“The single most important topic for a plan sponsor or an investment committee to be educated on is their role as fiduciaries and the role the ‘advisor’ from the 401k provider is playing,” says Joshua Escalante Troesh, Founder of Purposeful Strategic Partners in Alta Loma, California. “Sadly, if the 401k plan is provided by a broker/dealer or insurance company, the advisor is not an adviser at all but a sales rep giving a sales pitch. This means all of the liability is on the plan sponsor and investment committee for the plan, and the plan provider is accepting zero liability for the investment choices. This was the insurance and broker/dealer industries’ legal argument in their fight against the Department of Labor Fiduciary Rule, and the 5th circuit called the recommendations made to investment committees ‘sales pitches’ seven time in their ruling against the Department of Labor.”

This isn’t the only terminology that can trip of 401k plan sponsors seeking to mitigate their fiduciary liability. While this first area of misperception involves words, then next area involves numbers.

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The Difference between 3(16), 3(21), and 3(38)
As Webber alludes, the “flavor” of fiduciary selected by the 401k plan sponsor can have a bearing as to whether fiduciary liability can be reduced (see “3 Ways 401k Plan Sponsors Can Reduce Fiduciary Liability,” FiduciaryNews.com, November 11, 2014). Just as “adviser” and “advisor” can offer an important distinction to the 401k plan sponsor, so can they type of ERISA fiduciary. “Along the same lines, plan sponsors and committees should be familiar with their ability to delegate fiduciary duties under ERISA sections 3(16), 3(21), and 3(38),” says Troesh. “Each of these sections allows an employer to delegate much of their fiduciary duties (and liabilities) to the advisor and other plan providers. Proper delegation to a qualified fiduciary greatly reduces the investment committee’s liability for investment options within the plan.”

A 3(16) fiduciary only handles the administrative functions of the plan. Since the primary source of fiduciary liability lies in the investment arena, this type of outsourcing can’t provide the full need.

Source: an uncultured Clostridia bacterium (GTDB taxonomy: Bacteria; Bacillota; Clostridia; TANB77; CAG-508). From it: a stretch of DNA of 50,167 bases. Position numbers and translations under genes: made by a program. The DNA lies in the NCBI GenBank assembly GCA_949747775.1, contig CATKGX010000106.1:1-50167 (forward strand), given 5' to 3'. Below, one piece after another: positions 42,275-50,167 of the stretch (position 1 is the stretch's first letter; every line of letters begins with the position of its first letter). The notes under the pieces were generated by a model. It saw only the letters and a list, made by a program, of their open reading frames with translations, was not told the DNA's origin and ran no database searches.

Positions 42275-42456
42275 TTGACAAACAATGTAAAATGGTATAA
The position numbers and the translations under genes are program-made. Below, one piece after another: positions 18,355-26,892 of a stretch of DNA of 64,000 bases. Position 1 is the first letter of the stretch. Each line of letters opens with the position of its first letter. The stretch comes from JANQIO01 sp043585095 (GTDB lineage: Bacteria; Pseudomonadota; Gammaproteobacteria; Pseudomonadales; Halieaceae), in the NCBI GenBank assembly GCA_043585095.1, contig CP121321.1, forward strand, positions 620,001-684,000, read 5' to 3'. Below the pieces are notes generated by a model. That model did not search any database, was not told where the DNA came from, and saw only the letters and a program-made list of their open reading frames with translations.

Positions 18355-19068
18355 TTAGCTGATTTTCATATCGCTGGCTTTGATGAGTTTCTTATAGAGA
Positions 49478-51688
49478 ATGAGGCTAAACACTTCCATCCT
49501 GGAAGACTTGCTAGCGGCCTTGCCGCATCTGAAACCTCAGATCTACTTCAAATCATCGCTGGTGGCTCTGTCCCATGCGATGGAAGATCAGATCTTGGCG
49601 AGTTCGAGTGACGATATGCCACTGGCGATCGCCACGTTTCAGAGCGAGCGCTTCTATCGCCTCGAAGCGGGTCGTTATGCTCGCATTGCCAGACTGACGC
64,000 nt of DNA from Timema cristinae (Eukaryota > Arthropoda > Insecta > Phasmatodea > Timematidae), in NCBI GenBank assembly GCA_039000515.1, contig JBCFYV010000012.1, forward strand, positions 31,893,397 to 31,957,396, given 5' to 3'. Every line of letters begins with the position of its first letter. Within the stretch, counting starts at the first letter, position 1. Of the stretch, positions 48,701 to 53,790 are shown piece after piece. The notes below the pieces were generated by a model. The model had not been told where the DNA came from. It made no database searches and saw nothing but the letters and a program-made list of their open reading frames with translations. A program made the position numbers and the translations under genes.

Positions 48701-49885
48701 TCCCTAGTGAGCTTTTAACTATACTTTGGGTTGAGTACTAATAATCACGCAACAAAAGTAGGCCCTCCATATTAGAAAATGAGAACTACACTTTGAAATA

As described earlier, the 3(21) fiduciary merely provides recommendations. This leaves the plan sponsor exposed to a liability the plan sponsor might wish to mitigate. The 401k plan sponsor can achieve such mitigation through hiring a 3(38) fiduciary.

“Unless plan sponsors hire a plan adviser who is a 3(38) fiduciary,” say Webber, “they will maintain the ‘prudent expert’ responsibility and the liability that is attached. When a plan sponsor hires a plan adviser who is a 3(38) fiduciary, if audited by the Department of Labor (DOL) or sued by a disgruntled performance for expensive or poor performing mutual funds, the 3(38) plan adviser is on the hook for responding to the DOL or litigation proceedings.”

It’s not like all of the fiduciary liability is transferred, but a good portion of it is. In addition, plan sponsors will benefit from a significant reduction in workload, too. “The interesting thing is now plan sponsors are merely tasked with a management and review role,” says Bradford Creger, Retirement Plan Specialist at Total Financial Resource Group, Inc. in Glendale, California. “They are reading reports to determine if what was done matches what was contracted and more importantly, if the decisions and actions taken seem reasonable and were well documented. This model shifts most of the liability to these ‘outsourced’ fiduciaries and really limits the time commitment necessary when offering a retirement plan.”

Any good fiduciary education syllabus will cover in depth all eight of the topics presented in these three articles. But’s it not a “one and done” proposition. Rules and regulations are constantly being revised and updated. It’s important that 401k plan sponsors periodically seek educational updates.

Ideally, such education would come from objective sources. That means searching for opportunities beyond the plan’s existing vendors.

Christopher Carosa is a keynote speaker, journalist, and the author of  401(k) Fiduciary SolutionsHey! What’s My Number? How to Improve the Odds You Will Retire in Comfort, From Cradle to Retirement: The Child IRA, and several other books on innovative retirement solutions, practical business tips, and the history of the wonderful Western New York region. Follow him on TwitterFacebook, and LinkedIn.

Mr. Carosa is available for keynote speaking engagements, especially in venues located in the Northeast, MidAtantic and Midwestern regions of the United States and in the Toronto region of Canada.

About Author

Christopher Carosa, CTFA

Christopher Carosa, CTFA